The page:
Historical Fiction

        Sadie set the basket of rolls down on the table as the front door shut. "There," she whispered. "That should be it."

 "What's for sup?" Davy, her younger brother, asked. His frowsy brown hair hung in front of his soft green eyes.

Sadie smiled down at him. "A beautiful rabbit stew Mama just finished cooking. Come, Davy. Let's see if we can mend your trousers any better." Looking up, she saw Papa standing in the doorway, taking his mittens off.

"Good evening, children. Where is your mother?" he asked, his deep voice like the rumbling of thunder.

 "In the kitchen," Sadie replied as Davy ran into Papa's arms. "She used that rabbit you got this morning."

After a few moments, Mama came out to announce supper. "Go warsh. Thank you for setting the table, Sadie. Hurry, Davy.

After saying grace, Papa cleared his throat to signal he was about to say something as Mama dished the stew in the chipped, old bowls on the table.

"Children, we must begin to head up to Oregon as soon as we can. I fear the trail may get worse as the year passes with all the snow and ice. I talked to a man today who is organising a wagon train. We leave in two weeks before the snow."

 "But, what about our first Christmas here?" Davy whined.

Mama placed a hand on his shoulder. "I'm sorry, dear, but in order to make it there before the bad weather we must leave very soon."

"You promised!" he accused, sinking into his seat.

 "Oh, dear, we did. But we'll have our first Christmas out on the trail," she pointed out.

"It's not the same," Davy grumbled back.

"Watch your mouth, lad. You may enjoy your studies on the wagon again. Inside the warm, cozy wagon," Papa warned, taking a spoonful of the stew.

"But what of horses, Papa? Or oxen? We sold the ponies when we got here so we could buy the house," Sadie asked, blowing on her steaming bowl.

 "I'll deal with the fact of that later, Sadie. For now, everyone eat. Hot meals may be harder since it will be in the winter," Papa ordered, bringing silence to the table.       

"Dear, don't frighten them," Mama pleaded.

"Mama, Papa, please don't fight again!" Sadie begged as Davy looked sadly into his half empty bowl, his spoon sitting on the edge in a chip.

"Silence, girl. Only speak when you're told," Papa boomed, slamming his fist down on the table.

"But Papa-" Sadie began.

"We let it go too long. If you are finished with your supper, you may go. No, either way, go to bed," Papa demanded.

"No, darling. You just said yourself, that hot food may become more uncommon. Let her finish. Everyone must have at least second in order to, well, let her eat, John," Mama said quietly, looking down in her lap.

"Are you on her side too, woman?" Papa growled, clutching his spoon so tight that his knuckles turned white. He looked down at it, noticing its wornness. "Go polish the silverware when you finish, then, Sadie."

"I'll help you too, Sadie," Davy spoke up, now sitting up tall in his seat.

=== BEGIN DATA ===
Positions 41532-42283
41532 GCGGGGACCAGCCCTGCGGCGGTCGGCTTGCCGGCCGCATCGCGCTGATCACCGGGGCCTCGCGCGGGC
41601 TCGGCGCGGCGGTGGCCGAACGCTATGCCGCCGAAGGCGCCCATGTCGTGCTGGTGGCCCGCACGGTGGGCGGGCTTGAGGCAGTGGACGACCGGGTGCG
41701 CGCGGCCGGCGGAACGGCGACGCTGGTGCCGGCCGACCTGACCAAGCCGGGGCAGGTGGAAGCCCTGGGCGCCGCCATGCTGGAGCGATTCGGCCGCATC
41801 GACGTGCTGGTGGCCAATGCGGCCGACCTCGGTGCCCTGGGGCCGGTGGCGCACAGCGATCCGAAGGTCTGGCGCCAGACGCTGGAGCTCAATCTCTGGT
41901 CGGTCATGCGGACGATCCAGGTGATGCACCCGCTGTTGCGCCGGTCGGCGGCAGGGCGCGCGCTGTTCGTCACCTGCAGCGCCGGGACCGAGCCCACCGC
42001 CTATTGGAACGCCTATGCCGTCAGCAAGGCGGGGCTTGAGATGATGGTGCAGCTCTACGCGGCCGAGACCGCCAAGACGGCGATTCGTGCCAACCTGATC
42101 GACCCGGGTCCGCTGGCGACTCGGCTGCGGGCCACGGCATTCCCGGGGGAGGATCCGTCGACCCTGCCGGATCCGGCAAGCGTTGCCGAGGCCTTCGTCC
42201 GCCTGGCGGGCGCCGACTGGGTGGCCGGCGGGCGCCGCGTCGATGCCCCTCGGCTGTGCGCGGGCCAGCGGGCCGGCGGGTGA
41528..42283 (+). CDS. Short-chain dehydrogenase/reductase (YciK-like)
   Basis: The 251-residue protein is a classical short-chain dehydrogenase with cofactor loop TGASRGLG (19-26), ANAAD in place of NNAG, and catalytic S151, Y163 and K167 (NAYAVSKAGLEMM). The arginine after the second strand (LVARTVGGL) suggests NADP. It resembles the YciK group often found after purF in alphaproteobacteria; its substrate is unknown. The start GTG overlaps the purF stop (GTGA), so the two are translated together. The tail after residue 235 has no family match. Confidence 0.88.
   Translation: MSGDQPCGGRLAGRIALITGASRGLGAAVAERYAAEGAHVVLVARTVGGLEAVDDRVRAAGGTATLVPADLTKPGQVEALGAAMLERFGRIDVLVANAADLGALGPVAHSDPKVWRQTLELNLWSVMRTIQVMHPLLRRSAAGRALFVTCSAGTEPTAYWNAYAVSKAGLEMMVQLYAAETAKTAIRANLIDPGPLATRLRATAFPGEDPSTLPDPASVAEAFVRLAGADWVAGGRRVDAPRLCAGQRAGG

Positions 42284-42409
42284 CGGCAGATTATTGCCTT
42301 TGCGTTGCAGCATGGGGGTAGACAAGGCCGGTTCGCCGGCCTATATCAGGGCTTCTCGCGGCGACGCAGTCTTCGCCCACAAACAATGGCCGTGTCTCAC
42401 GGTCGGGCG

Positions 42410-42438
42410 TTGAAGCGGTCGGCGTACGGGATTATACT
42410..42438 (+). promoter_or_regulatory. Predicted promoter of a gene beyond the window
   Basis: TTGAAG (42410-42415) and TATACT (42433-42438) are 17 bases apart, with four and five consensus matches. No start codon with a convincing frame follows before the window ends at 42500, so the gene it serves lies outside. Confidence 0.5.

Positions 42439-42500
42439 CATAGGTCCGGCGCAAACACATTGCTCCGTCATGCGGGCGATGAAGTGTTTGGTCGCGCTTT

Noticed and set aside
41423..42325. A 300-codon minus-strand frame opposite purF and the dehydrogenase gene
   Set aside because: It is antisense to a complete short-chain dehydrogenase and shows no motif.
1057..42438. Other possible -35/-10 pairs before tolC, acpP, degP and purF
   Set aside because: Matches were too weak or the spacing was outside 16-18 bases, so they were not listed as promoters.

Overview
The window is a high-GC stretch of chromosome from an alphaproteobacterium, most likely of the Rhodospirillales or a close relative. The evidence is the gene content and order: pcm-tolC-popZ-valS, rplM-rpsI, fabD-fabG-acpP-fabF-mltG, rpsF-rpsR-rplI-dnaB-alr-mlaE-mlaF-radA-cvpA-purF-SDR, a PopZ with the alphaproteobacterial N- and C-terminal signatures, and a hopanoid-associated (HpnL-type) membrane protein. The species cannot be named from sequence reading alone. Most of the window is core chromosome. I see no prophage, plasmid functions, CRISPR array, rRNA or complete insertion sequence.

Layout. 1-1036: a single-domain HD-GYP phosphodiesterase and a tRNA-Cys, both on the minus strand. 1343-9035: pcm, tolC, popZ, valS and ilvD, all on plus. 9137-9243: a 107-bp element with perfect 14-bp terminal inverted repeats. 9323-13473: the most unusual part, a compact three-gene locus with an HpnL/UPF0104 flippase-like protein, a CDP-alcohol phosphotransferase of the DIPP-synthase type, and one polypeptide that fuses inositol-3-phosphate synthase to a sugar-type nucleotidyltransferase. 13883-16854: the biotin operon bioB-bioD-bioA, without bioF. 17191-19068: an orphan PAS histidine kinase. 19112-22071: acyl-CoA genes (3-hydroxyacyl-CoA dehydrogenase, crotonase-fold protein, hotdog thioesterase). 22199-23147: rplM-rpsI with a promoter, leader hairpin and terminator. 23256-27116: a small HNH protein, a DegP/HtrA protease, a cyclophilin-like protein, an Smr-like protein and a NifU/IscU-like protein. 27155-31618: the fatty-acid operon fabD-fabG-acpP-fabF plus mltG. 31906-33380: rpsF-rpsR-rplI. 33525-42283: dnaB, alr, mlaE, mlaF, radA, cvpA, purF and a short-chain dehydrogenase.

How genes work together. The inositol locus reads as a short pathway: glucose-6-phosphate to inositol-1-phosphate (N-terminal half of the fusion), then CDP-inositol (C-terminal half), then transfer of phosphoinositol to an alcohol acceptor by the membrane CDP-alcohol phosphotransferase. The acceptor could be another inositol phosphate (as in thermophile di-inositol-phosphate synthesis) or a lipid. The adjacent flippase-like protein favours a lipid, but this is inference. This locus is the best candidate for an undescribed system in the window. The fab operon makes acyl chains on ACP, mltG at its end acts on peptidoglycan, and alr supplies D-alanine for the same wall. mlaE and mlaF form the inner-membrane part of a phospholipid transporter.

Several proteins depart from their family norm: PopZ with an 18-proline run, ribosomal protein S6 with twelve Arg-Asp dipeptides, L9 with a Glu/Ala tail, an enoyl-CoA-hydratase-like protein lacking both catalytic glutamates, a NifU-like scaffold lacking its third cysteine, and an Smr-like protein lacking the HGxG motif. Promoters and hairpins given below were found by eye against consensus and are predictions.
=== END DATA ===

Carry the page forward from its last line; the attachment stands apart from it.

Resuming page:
"No, boy. Do as you are told, not as you please. I order you to read your Bible until your sister finishes. Maybe you will learn some good from it," Papa said, now eating and almost finished.

"John, be gentle. He wants to help his sister," Mama cut in, letting her spoon fall onto the table with a clatter.

"But May, the next thing you know he'll be wanting the dogs to ride in the wagon with us, he'll want his own pony, he'll want his own wagon soon enough!" Papa shouted, running his hands through his hair.

"No I won't!" Davy cried.

"Silence!" Papa boomed.

"John, the only thing he'll want is love and a dog," Mama pleaded, exhausted from arguing.

              “See, he’s being needy and greedy and unthankful! He wants more than what he has when first he has to be thankful for what he gets,” Papa grumbled.

              “I wonder where he got it from!” Mama shouted indignantly.

              Father slammed his fist on the table again, causing everyone to jump. “Be quiet so I can eat my supper in PEACE!” he yelled.

              Again they became silent, only the clink of the spoons against the bowls and the sound of the wind outside could be heard.

              “Are you finished yet?” Mama asked Papa, taking Sadie’s and Davy’s dishes.

              “No, I’m not done yet,” Papa snapped.

              They became silent again, Mama waiting for Papa to finish. Davy twiddled his thumbs and almost began to whistle but caught himself. Sadie crossed and uncrossed her legs under the table, pretending to study dirt under her fingernails.

              “Who will take the first bath after I clean up the kitchen?” Mama finally asked, still standing over Papa’s chair as he purposely slowly ate his stew.

              “I will,” Davy said quietly. “Sadie still has sewing to do on my pants.”

              Mama lowered the bowls down. “Why, Davy?”

              “I fell off out of that old elm in the back and scraped myself on a root,” Davy admitted.

              Mama sighed. “Please be more careful, Davy.”

              Papa handed his bowl to Mama. “Yeah, Davy. Be careful or you’re not going to have any more pants left.”

              “Did you really have to say something?” Mama demanded.

              “Did you have to add on to it?” Papa shot back.

Sadie, tears sliding down from her cheeks, whispered, "Why do you have to turn everything into a fight? Is our family going to be split up forever? Broken into pieces like this?"

"No. No, of course not, child. We will put this family back together if it breaks our necks and backs to do so," Mama replied, tears streaming down her own face.

"Maybe I was a bit harsh, and I don't mean most of it. I'm just nervous about the trip, I suppose. But, don't worry you two. This family is together. Together forever," Papa said softly, wrapping them in a big bear hug with his long arms.

 "Together forever," Davy whispered. "I like the sound of that." 

November 25, 2019 02:17

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